I noticed her at Gate B1A in the Phoenix Airport — a woman in a black tank top and jeans ripped at the knee, her dark hair in a ponytail, one shoulder swirled with tattoos. She looked around my age, maybe a bit older, her face solid and no-nonsense, her skin used to the sun. She stood out in the sea of people waiting to board our plane because she was utterly present; she didn’t look distracted or anxious — she was just fully there, every cell of her.

My zone was called; I made my way to my aisle seat and forced the carry on bag that wouldn’t fit in the tiny overhead compartment under the seat in front of me, hoping the flight attendant wouldn’t notice it jutting out into my foot space.

“You know, you could have dropped your bag off at the bottom of the ramp,” a deep voice said to me. I looked up; it was the woman I had noticed at the gate. I couldn’t quite place her accent — it had a brusque tone to it; New Jersey, maybe New York. She gestured to the window seat next to mine. I stood and let her in.

“I meant to,” I told her. “I just wasn’t paying attention; I walked right past the spot.”

She raised her eyebrows at me. Something told me that nothing ever got past her, that she somehow paid attention to everything. She pulled up the shade on the window.

“I always wonder how those scratches got there,” she said, pointing to the complicated cross hatching etched across the outside of the plexiglass.

“I don’t know,” I said. “Hail?”

She raised her eyebrows at me again, and I felt as if she could see right through me, through all my foolishness.

She busied herself with her bags and I turned to my book. I usually don’t talk to people in planes when I travel by myself; I like the time to read and think, plus I just tend to be quiet. Still, after we took off, something compelled me to put down my book, turn to her and ask: “Are you going home or are you traveling?”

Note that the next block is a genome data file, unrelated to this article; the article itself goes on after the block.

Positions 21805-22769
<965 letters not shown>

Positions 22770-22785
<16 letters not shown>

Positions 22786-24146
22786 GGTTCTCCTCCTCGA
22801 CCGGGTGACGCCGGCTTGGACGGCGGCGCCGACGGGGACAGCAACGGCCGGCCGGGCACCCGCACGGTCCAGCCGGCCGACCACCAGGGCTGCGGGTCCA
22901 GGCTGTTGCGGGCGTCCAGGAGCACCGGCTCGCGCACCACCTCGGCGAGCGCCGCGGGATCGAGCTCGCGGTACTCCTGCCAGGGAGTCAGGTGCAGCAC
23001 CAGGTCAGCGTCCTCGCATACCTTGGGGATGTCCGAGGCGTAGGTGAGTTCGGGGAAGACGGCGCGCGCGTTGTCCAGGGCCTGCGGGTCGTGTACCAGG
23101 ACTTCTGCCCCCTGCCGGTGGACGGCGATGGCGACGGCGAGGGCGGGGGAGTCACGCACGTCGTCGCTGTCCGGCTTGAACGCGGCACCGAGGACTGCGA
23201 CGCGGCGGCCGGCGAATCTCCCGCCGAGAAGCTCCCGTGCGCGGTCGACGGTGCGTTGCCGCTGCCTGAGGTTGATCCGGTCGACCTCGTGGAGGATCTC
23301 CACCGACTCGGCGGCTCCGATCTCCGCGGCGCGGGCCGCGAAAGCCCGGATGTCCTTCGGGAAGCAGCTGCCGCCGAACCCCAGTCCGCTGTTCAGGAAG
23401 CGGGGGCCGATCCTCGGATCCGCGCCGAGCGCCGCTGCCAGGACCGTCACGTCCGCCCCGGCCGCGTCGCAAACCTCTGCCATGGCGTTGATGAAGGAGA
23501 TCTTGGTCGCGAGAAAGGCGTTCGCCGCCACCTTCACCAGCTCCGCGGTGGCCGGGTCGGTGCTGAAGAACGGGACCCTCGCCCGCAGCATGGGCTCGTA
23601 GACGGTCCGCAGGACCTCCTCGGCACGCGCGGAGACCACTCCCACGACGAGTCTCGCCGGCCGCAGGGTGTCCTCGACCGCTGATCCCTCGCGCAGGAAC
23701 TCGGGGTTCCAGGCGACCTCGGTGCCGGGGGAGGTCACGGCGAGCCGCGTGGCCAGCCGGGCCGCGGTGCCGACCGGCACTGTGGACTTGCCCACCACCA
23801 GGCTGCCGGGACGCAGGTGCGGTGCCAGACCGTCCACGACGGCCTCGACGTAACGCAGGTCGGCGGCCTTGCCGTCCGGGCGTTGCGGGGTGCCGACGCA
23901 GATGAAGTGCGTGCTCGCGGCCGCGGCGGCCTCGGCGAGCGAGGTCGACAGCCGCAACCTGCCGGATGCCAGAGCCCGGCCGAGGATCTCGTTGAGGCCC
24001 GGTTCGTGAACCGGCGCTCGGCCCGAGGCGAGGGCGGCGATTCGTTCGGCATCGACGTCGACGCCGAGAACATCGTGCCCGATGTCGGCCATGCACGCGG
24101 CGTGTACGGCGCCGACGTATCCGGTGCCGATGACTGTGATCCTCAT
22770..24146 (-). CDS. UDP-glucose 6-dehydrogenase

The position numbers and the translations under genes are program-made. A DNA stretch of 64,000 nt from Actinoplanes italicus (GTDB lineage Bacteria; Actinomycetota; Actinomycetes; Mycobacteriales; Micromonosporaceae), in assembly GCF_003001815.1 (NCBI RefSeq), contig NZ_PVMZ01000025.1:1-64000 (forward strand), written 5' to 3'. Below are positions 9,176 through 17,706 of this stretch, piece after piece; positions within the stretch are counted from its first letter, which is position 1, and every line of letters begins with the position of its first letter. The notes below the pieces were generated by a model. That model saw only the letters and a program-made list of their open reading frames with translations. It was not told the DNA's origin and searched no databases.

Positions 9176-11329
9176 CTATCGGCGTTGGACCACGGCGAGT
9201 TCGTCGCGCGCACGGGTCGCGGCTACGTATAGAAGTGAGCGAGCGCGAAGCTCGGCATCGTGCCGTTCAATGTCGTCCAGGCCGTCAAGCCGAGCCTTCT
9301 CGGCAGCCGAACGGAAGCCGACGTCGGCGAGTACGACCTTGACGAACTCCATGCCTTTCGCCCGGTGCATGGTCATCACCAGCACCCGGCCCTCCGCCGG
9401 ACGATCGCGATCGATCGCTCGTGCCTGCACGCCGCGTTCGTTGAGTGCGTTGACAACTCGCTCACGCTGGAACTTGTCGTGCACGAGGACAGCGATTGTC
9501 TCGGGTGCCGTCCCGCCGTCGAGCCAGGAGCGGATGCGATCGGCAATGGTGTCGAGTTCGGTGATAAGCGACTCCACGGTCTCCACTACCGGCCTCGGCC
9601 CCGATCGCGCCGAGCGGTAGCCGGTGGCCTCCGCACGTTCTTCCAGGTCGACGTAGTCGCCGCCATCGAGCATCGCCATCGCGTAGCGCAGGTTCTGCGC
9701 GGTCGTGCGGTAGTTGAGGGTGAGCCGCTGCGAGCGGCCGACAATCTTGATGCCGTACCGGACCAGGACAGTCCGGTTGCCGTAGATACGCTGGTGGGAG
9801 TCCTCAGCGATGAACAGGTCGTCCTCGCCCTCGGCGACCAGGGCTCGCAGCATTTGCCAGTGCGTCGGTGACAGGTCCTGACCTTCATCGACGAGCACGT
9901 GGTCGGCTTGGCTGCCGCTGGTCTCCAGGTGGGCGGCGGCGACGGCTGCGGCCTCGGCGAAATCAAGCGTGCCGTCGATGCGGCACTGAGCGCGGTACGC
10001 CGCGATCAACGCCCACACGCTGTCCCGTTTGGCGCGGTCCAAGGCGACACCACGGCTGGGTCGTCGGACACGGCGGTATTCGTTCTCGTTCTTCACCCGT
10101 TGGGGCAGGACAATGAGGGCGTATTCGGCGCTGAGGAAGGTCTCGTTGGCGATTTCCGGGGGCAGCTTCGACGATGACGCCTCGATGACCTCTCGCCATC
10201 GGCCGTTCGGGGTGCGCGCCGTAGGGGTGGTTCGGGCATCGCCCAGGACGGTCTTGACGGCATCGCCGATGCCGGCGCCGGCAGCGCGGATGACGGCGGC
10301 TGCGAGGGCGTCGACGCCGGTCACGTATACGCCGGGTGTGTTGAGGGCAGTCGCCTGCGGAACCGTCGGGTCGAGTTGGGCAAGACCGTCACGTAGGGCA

“Working,” she said. “I live in New Hampshire but I renovate buildings out here in the summer.”

She asked what I do, and when I told her I was a writer, she got excited. “I’ve always wondered how people write,” she said. “I could never do that in English. I don’t have enough words.”

“What’s your first language?” I asked, surprised she wasn’t from the East coast.

“French,” she said. She must have seen the shock on my face, because she said “I know I don’t sound like most French people when they speak English.” She said this last part with a stereotypical French accent, like Pepe LePew. “I can’t stand that. If someone talks to me that way, I say ‘Just talk to me in French!’”

She’s lived here for 14 years; when she goes back to Belgium, it takes a while for her to readjust to the language in the air — all the French around her gives her a headache until she acclimates again.

I told her I wished I had learned a living language, having only studied Latin, and she said, “Maybe it’s better for you that way. As a writer, you would get frustrated. You wouldn’t have all the words you need to express yourself as precisely as you want.”

I hadn’t thought of it that way before. And over the course of the hour flight to Palm Springs, she forced me to look at other things in a fresh way, too. She found it amusing that in America, all stories for kids need to have happy endings. “In France, they’re brutal,” she said, telling me of a children’s story she grew up with where a sweet little goat gets killed by a wolf on the last page.

“And you know the song Alouette?” She sang a few bars of the jaunty song I had learned in kindergarten. “It’s about plucking the eyes and beak off a chicken!”